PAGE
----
Across the globe, discussions of football offer a kind of common ground, where the grass is always green and the surface smooth (Cosmopolis column published in The Hindu Business Line, 18 June, 2016) Click here for the PDF version
For those of us who love football, this June is a perilous month. Two major international tournaments are taking place concurrently: Euro 2016 in France and the centenary Copa America in the US. These are regional competitions, scaled-down versions of the World Cup for continental bragging rights in Europe and the Americas respectively. They still boast top-level players and top-level action. Since the tournaments are played in separate time zones, football fans have the luxury of gorging on an unending daily feast of the sport. One could feasibly spend the entire day glued to the screen, watching match after match after match, neglecting all professional and social responsibilities for the obscure thrills of Wales versus Slovakia and Bolivia versus Chile. I suspect many Indian spectators are stumbling into office bleary-eyed after staying up to watch the rolling ball. Like everybody else, they understand the truth of Albert Camus’s quip that “time is an awkward inconvenience between football matches.”
These matches offer more than leisurely distraction. International football tournaments pose a marvellous break from routine, a period when we are drawn out of our usual rhythms into another dimension. Where our lives can be atomised, fragmented by technology and compartmentalised between work and home, football retrieves an older sense of community. The British author Simon Kuper describes how people gather in pubs and living rooms to watch the World Cup, “a whole country suddenly caring about the same event… the sort of common project that otherwise barely exists in modern societies.”
That’s certainly true of nations represented on the field, but what about the vast majority of football aficionados around the world who tune in even though their countries are not involved? Out of necessity, Indians are open-minded football fans. Our own national team has never allowed us to even dream of winning the World Cup, and it rarely qualifies for the Asian Cup. So we take a more cosmopolitan interest in the proceedings. We festoon the streets of Kolkata with Brazilian and Argentinean flags. We weigh the virtues of Spain’s passing game or Italy’s relentless cynicism or Colombia’s artistry. We search for virtuosos and underdogs in every contest. And with every fibre of our anti-colonial beings, many of us root against the English.
The “common project” or community that forms during these tournaments (amplified now via social media like Twitter) is not that of shared nationality but of shared curiosity and enthusiasm. Most people access international football this way, as global pageant rather than a spectacle of national achievement and failure. Knowing the vocabulary of the sport — the names of players, the characteristics of teams, the history of past competitions, and so on — immediately grants access to a universal conversation. I’ve found in my travels abroad, from a bar in Berlin to a taxi in Cairo to the mountains of Peru, that nothing levels the barriers of language and culture like the discussion of football. It offers a kind of common ground, where the grass is always green and the surface smooth.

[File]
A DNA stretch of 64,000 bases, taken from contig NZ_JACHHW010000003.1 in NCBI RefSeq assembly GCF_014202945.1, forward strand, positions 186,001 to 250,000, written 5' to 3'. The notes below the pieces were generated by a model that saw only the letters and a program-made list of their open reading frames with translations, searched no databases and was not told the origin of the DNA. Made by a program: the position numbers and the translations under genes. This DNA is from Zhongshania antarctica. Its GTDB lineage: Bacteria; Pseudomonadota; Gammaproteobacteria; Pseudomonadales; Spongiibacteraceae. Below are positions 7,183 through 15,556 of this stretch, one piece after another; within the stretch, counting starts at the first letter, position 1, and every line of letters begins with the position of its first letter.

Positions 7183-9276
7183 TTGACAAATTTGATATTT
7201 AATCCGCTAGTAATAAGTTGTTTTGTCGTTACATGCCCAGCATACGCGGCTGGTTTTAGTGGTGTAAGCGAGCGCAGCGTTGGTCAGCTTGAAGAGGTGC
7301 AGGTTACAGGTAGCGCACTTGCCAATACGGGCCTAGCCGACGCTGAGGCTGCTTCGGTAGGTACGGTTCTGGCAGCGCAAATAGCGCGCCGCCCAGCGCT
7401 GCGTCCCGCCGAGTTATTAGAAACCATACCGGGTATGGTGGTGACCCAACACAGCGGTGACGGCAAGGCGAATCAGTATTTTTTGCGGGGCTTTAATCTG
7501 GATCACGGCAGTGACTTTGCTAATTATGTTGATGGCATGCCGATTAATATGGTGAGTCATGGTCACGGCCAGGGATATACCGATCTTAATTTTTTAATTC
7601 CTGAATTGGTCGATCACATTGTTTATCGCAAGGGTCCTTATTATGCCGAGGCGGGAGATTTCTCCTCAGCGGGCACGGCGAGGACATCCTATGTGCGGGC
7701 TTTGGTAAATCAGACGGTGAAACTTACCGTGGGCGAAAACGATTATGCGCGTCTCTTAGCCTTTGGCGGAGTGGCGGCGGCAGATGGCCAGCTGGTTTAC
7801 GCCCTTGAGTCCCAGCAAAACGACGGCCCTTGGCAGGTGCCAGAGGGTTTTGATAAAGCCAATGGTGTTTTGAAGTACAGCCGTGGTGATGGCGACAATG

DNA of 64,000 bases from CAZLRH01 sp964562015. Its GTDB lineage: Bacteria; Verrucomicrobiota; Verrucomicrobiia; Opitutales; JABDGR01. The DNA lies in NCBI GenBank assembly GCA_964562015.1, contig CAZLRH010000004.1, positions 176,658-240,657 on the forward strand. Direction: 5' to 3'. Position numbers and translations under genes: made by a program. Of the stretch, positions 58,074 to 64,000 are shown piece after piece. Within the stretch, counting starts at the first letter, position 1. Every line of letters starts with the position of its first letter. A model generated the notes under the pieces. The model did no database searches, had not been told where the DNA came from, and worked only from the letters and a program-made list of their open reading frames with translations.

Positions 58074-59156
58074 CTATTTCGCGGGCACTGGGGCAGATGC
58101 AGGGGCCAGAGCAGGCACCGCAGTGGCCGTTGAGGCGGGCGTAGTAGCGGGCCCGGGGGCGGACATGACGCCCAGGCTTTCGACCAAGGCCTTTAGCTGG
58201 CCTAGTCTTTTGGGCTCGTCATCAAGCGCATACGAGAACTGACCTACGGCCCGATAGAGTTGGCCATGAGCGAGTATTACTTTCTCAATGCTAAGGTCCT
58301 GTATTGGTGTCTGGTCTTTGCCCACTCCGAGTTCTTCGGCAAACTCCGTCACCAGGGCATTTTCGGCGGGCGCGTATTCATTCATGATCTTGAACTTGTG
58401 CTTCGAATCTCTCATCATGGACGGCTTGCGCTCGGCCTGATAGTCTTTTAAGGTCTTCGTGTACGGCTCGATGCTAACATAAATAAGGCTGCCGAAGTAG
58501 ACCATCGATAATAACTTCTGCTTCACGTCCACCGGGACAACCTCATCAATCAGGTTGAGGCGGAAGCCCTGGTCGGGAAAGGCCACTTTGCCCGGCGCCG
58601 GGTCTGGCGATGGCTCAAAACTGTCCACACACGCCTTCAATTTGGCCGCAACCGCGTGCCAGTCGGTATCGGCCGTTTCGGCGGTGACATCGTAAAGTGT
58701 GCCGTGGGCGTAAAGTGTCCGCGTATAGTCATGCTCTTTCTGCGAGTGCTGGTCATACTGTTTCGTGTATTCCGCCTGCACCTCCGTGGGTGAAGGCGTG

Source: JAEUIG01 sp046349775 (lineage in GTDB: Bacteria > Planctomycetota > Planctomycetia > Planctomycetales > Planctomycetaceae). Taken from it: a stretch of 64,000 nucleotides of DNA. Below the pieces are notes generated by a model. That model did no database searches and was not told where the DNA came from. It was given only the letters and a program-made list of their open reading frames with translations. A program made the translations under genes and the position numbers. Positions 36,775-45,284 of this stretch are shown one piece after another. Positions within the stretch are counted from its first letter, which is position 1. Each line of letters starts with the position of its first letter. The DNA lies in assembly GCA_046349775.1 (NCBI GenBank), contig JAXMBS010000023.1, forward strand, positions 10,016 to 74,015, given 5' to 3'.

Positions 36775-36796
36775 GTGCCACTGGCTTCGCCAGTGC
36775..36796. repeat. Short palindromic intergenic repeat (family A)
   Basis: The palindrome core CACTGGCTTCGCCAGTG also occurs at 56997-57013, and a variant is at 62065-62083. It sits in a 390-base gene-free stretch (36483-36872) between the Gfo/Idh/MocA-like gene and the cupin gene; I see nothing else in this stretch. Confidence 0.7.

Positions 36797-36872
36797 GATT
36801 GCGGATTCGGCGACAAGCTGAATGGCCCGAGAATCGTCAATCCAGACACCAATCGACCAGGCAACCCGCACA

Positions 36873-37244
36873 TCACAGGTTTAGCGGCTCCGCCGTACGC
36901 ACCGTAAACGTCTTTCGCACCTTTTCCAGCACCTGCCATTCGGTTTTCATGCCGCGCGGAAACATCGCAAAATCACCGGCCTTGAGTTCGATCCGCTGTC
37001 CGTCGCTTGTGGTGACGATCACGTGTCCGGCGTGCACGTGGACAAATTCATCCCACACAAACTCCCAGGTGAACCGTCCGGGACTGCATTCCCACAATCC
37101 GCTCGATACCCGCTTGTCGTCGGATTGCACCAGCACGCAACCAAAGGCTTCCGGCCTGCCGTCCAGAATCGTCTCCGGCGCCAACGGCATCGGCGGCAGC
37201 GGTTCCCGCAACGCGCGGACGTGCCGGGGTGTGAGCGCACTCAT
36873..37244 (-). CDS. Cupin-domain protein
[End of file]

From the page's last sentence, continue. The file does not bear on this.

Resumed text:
Of course, football can conjure moments of distinctly national apotheosis. “The imagined community of millions seems more real as a team of eleven named people,” famously wrote the Marxist historian Eric Hobsbawm. Think, for example, of the extraordinary times when war-torn Iraq won the Asia Cup in 2007 and war-torn Afghanistan won the South Asian Cup in 2013 (beating India in the final). However ephemerally, these victories pulled together countries that were tearing themselves apart.
But such success is rare in football. Fans principally experience the sport as an exploration of others. At an imaginative level, football binds people to the rest of the world. It reminds us that we are simply one amongst many, that in this arena a country of 300,000 people like Iceland can be as mighty (if not mightier) than China, a country of well over a billion people.
This notion can be alarming to some. I find instructive the protests of many right-wing commentators in the US who fret about the sport’s growing popularity in their own country. They describe football as “un-American” because it is collective in its emphasis (and not individual-centric like many American team sports), they claim that “cultural elites” are foisting it upon the otherwise wholesome, baseball-loving masses, and they deride it as effeminate and incurably “foreign”. Nevertheless, football with all its internationalist trappings is making deeper and deeper inroads. In an era of shifting geopolitics, the sport’s growth is a sign of one of the ways that the US is becoming less exceptional in its relationship to the rest of the world, less a country apart and more just another country.
I think it’s to our credit that so many Indians care about football even though our national team is risible. Where cricket allows Indians the sense of growing centrality on the world stage, football shows us that the world is much bigger than ourselves. There’s no jingoism in the Indian love for football, just an open and humble appreciation of the game.